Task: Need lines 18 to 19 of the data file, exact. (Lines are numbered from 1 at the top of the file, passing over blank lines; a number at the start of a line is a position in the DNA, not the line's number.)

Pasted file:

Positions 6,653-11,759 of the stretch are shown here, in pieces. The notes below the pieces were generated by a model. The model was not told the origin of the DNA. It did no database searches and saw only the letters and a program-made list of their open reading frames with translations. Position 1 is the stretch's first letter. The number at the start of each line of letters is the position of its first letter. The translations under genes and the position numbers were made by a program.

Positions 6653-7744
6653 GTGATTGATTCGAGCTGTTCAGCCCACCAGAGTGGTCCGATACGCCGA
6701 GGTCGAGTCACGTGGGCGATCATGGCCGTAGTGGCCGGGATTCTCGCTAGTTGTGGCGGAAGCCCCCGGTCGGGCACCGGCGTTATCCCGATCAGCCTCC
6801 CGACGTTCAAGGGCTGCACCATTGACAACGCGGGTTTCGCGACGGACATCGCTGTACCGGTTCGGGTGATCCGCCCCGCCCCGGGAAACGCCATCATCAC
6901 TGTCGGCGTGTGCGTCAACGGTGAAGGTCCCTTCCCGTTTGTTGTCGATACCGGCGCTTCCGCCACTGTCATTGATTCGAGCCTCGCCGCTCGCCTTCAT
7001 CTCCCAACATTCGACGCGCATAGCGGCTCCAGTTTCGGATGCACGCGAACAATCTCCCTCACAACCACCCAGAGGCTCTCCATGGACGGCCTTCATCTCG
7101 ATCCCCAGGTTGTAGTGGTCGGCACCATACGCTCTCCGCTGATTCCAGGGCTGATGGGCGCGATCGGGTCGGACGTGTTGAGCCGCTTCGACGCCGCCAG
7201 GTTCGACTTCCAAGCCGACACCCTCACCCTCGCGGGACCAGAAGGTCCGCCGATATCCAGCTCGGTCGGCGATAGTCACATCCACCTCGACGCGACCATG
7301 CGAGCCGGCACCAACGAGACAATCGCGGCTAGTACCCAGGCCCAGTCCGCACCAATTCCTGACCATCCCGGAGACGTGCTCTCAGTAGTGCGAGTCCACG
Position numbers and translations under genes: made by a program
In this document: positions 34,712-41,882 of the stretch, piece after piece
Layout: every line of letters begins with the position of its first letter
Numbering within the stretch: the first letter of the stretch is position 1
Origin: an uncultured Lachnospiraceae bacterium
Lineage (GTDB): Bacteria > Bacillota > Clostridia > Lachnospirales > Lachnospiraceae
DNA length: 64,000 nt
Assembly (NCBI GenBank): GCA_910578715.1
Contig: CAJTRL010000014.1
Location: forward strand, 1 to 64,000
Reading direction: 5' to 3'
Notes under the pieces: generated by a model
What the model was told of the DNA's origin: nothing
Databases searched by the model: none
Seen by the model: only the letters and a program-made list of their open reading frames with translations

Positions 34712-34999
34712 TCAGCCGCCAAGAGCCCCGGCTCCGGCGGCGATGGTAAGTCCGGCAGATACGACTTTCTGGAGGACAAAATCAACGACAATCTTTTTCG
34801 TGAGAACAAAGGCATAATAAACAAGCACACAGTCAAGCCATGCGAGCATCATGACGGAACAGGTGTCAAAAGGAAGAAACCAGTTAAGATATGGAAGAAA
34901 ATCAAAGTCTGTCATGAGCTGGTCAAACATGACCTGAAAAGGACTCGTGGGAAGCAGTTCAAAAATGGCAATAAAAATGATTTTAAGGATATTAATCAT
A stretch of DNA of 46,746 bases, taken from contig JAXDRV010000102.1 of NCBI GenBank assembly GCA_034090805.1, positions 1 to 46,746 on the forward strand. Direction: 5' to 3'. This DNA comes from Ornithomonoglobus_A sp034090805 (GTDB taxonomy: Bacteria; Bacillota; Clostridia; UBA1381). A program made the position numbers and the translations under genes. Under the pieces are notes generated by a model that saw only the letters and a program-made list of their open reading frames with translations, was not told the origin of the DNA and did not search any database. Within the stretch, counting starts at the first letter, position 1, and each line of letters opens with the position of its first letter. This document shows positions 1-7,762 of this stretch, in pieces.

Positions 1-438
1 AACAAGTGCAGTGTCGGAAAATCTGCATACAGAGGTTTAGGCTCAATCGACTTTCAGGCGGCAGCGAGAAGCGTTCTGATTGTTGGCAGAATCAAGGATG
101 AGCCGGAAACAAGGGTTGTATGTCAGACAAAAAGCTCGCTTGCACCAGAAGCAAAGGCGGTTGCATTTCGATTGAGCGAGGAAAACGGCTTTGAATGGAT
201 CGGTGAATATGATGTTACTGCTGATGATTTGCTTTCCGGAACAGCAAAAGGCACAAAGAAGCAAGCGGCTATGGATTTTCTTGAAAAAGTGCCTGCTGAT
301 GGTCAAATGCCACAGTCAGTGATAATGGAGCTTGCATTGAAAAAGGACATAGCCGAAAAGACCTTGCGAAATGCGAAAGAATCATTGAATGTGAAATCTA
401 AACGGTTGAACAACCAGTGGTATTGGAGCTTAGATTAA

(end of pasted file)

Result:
Assembly (NCBI GenBank): GCA_910578715.1
Contig: CAJTRL010000014.1